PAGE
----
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January 10, 2017 10:05 pm  #101


Re: John's violence

nakahara wrote:

NoShipSherlock wrote:

I don't think this is a repeated pattern of abuse, I think it was a one time event and as I stated above, used as a plot device to break both men so they could reconcile.   

I wonder about that. Because I think there were signs in the show that John´s prevalence for violence is a bit not good - in numerous episodes.

Here are some examples of John´s physical and verbal attacks on other people. The first attact was directly provoked by Sherlock, but what about all the other stuff?

https://s-media-cache-ak0.pinimg.com/originals/01/1b/dd/011bdd493aa5d5c89c6b2f67e648c175.jpg

http://25.media.tumblr.com/c92615b7249db2f13b37ffbf3d1021aa/tumblr_mgyw2zVlKw1qewsw4o3_500.gif

http://ic.pics.livejournal.com/caffienekitty/11224213/3424338/3424338_original.jpg

https://justbookmarked.files.wordpress.com/2014/01/m.jpg

http://ic.pics.livejournal.com/caffienekitty/11224213/3414981/3414981_original.jpg

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https://s-media-cache-ak0.pinimg.com/originals/40/46/5d/40465dd253bdd965b5554a4337eb4414.jpg

http://i0.wp.com/www.tor.com/wp-content/uploads/2014/12/sh-vow2.jpg?fit=475%2C%209999&crop=0%2C0%2C100%2C265px

http://foreveryoungadult.com/_uploads/images2/sherlock_hlv_2.jpg

https://67.media.tumblr.com/9811833bf7d6e437e27032aa817b9aa4/tumblr_inline_obj86xrFlV1sen6h4_500.gif

http://s1.okino.ua/article/2014/01/24/s2/06.gif

https://s-media-cache-ak0.pinimg.com/564x/dd/57/2b/dd572bc3a2ba35ed5097a0c604517ec0.jpg

http://49.media.tumblr.com/cc47d14f71fb27d6d66b536e552a42c2/tumblr_o0dahxVamN1rtkriso2_r2_500.gif

http://68.media.tumblr.com/3c3e1bd0ad92fe22848fb8241b526ae6/tumblr_ojhunxzPrU1tajor5o5_500.gif

http://68.media.tumblr.com/ae0c3459cd6d8e16d7a28a38c45de82d/tumblr_ojhunxzPrU1tajor5o6_500.gif

http://68.media.tumblr.com/269b34eff153f2717e92348750b6955b/tumblr_ojhunxzPrU1tajor5o7_500.gif


Are those really just isolated incidents? Or is it something evolving here?
And is it only a coincidence that Sherlock sees John as aggressive towards him in his own head in TAB?
 

 
Does anyone notice that the severity of beatings is escalating?

 

January 10, 2017 10:17 pm  #102


Re: John's violence

No, it is not. It is according to the situation. The worst thing was the loss of Mary, the biggest grief, emotions. Before it  is kick to the chear, not worse than punch in the nose. 

 

January 10, 2017 10:43 pm  #103


Re: John's violence

Err.. well, now it's repeated punches to the face, knocking Sherlock onto the floor, and kicking him in the torso repeatedly until dragged off by nurses and security personnel, all while continuing to try to kick Sherlock as hard as he possibly can.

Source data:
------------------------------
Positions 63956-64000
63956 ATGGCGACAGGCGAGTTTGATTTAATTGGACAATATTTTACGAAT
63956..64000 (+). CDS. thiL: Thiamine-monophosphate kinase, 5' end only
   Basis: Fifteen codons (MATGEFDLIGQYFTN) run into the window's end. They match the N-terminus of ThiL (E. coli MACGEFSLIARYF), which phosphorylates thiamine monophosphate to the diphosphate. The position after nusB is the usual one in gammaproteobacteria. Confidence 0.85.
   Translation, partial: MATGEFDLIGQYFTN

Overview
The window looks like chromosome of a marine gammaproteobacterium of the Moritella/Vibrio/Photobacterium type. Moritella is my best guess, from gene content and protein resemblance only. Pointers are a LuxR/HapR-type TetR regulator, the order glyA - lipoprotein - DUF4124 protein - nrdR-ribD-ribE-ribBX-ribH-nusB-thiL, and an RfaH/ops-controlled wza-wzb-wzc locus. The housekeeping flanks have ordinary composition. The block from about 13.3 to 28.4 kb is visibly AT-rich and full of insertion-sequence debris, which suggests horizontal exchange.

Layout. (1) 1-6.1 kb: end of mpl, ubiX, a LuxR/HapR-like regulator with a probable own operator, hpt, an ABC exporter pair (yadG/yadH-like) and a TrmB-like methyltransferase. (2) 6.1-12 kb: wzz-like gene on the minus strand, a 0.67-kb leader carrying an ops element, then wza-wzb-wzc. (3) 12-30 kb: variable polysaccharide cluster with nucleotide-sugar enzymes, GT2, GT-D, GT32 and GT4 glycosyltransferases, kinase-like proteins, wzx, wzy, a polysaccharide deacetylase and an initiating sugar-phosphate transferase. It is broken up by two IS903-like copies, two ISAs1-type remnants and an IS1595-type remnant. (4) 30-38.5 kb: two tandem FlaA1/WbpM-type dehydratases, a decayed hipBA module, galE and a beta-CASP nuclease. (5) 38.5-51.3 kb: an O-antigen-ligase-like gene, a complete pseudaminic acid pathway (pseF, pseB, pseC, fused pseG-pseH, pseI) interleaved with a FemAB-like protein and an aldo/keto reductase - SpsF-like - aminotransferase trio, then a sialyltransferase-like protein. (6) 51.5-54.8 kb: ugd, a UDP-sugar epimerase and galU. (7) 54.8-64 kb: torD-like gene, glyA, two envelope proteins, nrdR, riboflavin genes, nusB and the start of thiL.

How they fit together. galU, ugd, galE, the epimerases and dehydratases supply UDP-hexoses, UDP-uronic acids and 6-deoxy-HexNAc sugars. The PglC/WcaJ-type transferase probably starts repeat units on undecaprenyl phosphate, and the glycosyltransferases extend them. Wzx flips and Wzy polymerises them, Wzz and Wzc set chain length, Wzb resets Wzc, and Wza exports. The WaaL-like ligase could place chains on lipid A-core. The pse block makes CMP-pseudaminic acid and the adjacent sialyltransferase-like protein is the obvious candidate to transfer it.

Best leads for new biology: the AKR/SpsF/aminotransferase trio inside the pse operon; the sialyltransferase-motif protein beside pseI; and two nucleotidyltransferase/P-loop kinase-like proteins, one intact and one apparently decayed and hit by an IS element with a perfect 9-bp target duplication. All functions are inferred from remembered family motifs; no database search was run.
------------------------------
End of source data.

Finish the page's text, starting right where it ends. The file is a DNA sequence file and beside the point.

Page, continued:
But no one has a problem with this. It's just, you know, boy stuff. What's a few abrasions and possible internal injuries between friends? ;-)

 

January 10, 2017 10:50 pm  #104


Re: John's violence

Have you read this thread? Everybody here has problem with it , biger or smaller, for somebody it is much but still acceptable in critical situation, for somebody not. 

But as the worst in John's life happened recently does not mean that his violence is escalating, just that it is in him.

 

January 11, 2017 4:01 am  #105


Re: John's violence

I think John didn't control himself at that moment, it was like an emotional breakdown. But it was terrifying. 


http://68.media.tumblr.com/95b3db6669f502e75055682c4e06724c/tumblr_n24xodErzp1s9nxndo1_500.gif
 

January 11, 2017 4:28 am  #106


Re: John's violence

I'm coming late to this discussion, but just wanted to say that I hated what John did to Sherlock. h-a-t-e-d it. Especially the kicking. I can't imagine in god's name what Gatiss was thinking of to include such a thing in "our" show. The Sherlock-John friendship is the biggest draw for me to make me watch, and now he's killing it. Hate it. Hate all of that. Not sure if I'll be watching anymore after next Sunday, if this 3rd ep is as bad as the last 2. Ugh.

 

January 11, 2017 6:46 am  #107


Re: John's violence

I hate all of the violence...but it wouldn't stop me watching this show and anyway this week was Steven and not Mark!
None of us might be watching after Sunday, if it's the last one.


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January 11, 2017 7:50 am  #108


Re: John's violence

Before this season, I used to say that some of the things Sherlock had done was so shocking and horrible that I could neither justify nor defend them. And I liked that - because I don't need to be able to justify or defend everything a character do, they don't have to go by my moral standard. 

Now it's John's turn to do something so shocking and horrible that I can neither justify nor defend it. And I still like it.

I don't like the actions, but I like that Moftiss dare to go there, dare to give us properly flawed characters. Not just "teehee, he was rude to Anderson" or "teehee, he's a bit grumpy", but people who actually cross the line. Square-jawed heroes with few to zero flaws bore me to death. This is intriguing, and I don't have to like everything they do for me to be interested.

Last edited by Vhanja (January 11, 2017 7:54 am)


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January 11, 2017 9:06 am  #109


Re: John's violence

ancientsgate wrote:

I'm coming late to this discussion, but just wanted to say that I hated what John did to Sherlock. h-a-t-e-d it. Especially the kicking. I can't imagine in god's name what Gatiss was thinking of to include such a thing in "our" show. The Sherlock-John friendship is the biggest draw for me to make me watch, and now he's killing it. Hate it. Hate all of that. Not sure if I'll be watching anymore after next Sunday, if this 3rd ep is as bad as the last 2. Ugh.